Effective Hand Washing

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With the latest headlines on the Corona Virus spreading throughout the world it is probably worth spending some time on protecting you from infection, not just injury . . . for both can have debilitating consequences. Experts from every corner of the world indicate that hand washing is perhaps the most effective preventive measure we all can take to prevent being infected with such transmitted diseases.

Keeping hands clean is one of the most important steps we can take to avoid getting sick and spreading germs to others. Many diseases and conditions are spread by not washing hands with soap and clean, running water. The Centers for Disease Control and Prevention (CDC) recommends cleaning hands in a specific way to avoid getting sick and spreading germs to others. The guidance for effective handwashing and use of hand sanitizer was developed based on data from a number of studies.

Washing your hands should involve these 5 scientifically proven steps:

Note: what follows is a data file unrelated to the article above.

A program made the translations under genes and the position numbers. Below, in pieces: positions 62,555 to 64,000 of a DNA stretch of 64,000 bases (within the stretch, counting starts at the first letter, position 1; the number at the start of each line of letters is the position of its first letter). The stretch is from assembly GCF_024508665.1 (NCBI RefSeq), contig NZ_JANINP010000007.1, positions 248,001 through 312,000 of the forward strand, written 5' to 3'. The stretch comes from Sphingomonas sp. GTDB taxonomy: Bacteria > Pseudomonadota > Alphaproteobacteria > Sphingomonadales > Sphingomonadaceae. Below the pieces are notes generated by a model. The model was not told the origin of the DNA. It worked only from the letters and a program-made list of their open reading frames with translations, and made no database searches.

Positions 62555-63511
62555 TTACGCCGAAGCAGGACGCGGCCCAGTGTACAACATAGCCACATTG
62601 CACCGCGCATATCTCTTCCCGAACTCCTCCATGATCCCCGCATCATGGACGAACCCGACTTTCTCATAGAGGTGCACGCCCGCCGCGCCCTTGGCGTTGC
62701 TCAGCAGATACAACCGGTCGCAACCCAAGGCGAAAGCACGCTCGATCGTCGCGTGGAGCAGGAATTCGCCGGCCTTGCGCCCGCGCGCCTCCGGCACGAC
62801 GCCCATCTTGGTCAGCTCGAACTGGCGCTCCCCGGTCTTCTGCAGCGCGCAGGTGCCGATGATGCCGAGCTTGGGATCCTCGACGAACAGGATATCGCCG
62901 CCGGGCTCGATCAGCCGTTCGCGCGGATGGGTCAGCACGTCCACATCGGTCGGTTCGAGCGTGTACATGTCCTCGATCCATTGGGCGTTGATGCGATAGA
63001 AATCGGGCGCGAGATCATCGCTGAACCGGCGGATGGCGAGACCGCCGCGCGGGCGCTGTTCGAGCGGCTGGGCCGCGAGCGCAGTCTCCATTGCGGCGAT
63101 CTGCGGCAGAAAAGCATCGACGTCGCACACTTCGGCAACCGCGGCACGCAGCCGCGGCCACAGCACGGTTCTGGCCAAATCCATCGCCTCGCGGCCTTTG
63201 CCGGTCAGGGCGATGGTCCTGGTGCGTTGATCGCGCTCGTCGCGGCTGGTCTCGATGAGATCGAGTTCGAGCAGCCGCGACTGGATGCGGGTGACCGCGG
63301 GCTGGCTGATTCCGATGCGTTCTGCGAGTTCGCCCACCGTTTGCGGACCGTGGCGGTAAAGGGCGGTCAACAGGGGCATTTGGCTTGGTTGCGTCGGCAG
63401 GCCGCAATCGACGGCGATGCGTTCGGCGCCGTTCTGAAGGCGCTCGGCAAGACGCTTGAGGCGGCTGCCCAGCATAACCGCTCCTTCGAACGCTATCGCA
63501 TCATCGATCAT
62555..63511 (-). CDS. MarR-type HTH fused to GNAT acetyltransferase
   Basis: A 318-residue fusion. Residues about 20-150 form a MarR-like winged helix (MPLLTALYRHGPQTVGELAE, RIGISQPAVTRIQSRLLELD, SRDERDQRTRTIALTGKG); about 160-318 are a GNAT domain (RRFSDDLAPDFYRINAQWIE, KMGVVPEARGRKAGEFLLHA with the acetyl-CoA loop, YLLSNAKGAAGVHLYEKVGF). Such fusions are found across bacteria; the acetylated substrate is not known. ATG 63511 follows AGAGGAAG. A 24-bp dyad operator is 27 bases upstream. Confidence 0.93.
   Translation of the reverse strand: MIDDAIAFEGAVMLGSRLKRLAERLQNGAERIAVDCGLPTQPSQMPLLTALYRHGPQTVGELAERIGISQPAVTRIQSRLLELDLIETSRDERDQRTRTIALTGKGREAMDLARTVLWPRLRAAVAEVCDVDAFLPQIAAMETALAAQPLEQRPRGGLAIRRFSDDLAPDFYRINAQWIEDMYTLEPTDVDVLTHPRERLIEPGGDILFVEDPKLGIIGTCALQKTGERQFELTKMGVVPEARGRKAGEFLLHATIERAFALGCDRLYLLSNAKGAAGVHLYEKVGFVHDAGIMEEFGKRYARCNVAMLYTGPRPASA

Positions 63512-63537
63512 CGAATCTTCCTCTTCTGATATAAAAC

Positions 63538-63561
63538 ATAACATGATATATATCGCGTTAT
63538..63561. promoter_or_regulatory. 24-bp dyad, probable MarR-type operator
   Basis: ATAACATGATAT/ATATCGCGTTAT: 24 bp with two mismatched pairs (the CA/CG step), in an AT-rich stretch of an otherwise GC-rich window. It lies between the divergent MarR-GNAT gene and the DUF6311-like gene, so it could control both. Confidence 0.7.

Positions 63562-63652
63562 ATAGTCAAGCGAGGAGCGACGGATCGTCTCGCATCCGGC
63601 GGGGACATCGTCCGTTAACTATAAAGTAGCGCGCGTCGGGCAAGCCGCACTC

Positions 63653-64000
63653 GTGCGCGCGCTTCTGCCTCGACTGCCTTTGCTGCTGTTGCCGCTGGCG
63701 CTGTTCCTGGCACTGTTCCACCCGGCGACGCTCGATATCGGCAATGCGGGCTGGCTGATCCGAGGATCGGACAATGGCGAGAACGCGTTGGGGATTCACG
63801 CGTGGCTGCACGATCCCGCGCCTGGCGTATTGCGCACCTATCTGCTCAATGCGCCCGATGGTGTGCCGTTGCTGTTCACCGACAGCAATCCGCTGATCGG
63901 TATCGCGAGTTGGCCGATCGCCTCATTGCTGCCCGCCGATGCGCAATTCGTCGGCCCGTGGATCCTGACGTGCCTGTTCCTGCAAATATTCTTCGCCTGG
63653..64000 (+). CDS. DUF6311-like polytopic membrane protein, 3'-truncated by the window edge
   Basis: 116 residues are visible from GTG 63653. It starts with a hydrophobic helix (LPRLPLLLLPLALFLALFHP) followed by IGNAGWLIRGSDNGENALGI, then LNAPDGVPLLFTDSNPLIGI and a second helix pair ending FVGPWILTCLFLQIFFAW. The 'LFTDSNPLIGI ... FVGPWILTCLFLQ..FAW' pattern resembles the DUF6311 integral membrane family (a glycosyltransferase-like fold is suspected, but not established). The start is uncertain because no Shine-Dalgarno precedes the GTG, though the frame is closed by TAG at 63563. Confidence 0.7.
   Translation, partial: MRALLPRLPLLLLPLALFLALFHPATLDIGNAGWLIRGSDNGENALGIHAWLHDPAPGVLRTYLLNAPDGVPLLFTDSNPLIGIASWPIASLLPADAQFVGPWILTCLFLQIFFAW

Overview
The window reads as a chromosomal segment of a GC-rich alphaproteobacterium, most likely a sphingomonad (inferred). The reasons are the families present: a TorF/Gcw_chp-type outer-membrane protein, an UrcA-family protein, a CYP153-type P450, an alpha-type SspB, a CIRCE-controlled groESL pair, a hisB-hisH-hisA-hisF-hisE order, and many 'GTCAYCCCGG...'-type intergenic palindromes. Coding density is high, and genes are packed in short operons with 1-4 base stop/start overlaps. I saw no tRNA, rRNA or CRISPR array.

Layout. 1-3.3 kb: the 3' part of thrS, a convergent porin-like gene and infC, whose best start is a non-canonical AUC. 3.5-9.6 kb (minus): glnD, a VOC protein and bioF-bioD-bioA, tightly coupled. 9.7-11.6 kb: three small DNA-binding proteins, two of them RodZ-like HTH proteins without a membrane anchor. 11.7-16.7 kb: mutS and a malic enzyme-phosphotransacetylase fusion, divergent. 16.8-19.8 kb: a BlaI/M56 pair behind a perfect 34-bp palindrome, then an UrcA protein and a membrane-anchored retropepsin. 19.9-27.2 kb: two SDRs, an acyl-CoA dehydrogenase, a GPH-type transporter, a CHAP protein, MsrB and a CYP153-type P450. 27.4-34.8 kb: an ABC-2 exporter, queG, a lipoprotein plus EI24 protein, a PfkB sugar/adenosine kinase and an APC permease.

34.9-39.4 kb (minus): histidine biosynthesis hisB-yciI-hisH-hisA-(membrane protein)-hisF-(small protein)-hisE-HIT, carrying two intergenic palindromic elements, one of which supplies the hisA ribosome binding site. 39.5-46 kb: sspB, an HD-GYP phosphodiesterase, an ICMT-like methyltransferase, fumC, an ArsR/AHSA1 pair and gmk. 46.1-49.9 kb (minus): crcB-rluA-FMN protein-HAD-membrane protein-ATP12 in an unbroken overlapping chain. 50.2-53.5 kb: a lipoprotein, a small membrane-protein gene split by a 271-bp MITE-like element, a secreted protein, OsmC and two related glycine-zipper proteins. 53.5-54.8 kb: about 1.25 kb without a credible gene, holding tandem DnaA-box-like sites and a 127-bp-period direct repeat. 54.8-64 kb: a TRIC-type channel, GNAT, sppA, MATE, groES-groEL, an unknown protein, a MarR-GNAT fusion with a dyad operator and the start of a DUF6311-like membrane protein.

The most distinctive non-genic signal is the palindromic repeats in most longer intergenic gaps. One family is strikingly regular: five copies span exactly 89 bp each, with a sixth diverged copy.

1. Wet your hands with clean, running water (warm or cold), turn off the tap, and apply soap.
  2. Lather your hands by rubbing them together with the soap. Be sure to lather the backs of your hands, between your fingers, and under your nails.
  3. Scrub your hands for at least 20 seconds. Need a timer? Hum the “Happy Birthday” song from beginning to end twice.
  4. Rinse your hands well under clean, running water. Do not use a basin of water to rinse your hands.
  5. Dry your hands using a clean towel or air dry them.

Many are in the habit of using the towel to turn off the faucet or opening the door handle however there is no real scientific proof this prevents additional contamination.

When should you wash your hands? Here are just a few suggestions. The more often, the better

  • After returning from any public exposure
  • Before, during, and after preparing food
  • Before eating food
  • Before and after smoking, vaping or smokeless tobacco
  • Before and after caring for someone who is sick
  • Before and after treating a cut or wound
  • After using the toilet
  • After changing diapers or cleaning up a child who has used the toilet
  • After blowing your nose, coughing, or sneezing
  • After touching an animal, animal feed, or animal waste
  • After handling pet food or pet treats
  • After touching garbage

 

 


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